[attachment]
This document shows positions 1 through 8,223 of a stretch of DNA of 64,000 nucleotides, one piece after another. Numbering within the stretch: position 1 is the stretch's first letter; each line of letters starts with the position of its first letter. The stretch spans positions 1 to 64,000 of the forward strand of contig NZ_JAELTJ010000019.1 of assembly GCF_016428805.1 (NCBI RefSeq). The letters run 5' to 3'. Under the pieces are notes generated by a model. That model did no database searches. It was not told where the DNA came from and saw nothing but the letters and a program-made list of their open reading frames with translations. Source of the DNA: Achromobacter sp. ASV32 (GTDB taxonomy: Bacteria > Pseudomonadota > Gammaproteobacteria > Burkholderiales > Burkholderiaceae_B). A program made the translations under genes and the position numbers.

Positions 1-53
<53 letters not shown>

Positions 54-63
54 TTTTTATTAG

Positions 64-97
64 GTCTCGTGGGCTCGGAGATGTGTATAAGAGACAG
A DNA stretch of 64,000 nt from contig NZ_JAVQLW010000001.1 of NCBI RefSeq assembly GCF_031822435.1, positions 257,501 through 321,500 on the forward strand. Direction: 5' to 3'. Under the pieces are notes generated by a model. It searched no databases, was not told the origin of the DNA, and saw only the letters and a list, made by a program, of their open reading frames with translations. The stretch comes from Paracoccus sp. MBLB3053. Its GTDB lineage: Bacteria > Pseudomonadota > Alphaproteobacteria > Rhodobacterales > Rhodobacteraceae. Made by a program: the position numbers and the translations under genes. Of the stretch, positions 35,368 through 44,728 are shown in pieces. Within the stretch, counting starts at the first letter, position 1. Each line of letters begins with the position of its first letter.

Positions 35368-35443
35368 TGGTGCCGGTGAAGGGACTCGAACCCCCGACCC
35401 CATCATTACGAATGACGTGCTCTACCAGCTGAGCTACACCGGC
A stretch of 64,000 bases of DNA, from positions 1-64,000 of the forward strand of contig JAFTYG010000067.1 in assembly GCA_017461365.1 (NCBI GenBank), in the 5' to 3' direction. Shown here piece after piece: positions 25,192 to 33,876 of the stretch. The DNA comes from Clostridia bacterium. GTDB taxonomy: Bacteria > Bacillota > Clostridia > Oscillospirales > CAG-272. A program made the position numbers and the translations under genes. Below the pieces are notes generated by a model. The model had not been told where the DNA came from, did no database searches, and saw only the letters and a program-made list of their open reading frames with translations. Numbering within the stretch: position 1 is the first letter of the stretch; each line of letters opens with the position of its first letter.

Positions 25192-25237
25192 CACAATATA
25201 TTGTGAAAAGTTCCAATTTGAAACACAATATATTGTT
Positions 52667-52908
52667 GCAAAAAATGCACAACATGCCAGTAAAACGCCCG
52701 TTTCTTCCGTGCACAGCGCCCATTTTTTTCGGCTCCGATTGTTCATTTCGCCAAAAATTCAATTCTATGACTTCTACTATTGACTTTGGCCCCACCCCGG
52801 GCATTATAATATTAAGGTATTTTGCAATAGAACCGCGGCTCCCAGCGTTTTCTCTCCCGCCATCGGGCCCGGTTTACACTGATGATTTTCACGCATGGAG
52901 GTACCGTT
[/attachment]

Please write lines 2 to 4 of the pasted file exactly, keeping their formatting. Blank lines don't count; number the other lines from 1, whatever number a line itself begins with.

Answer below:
Positions 1-53
<53 letters not shown>

Positions 54-63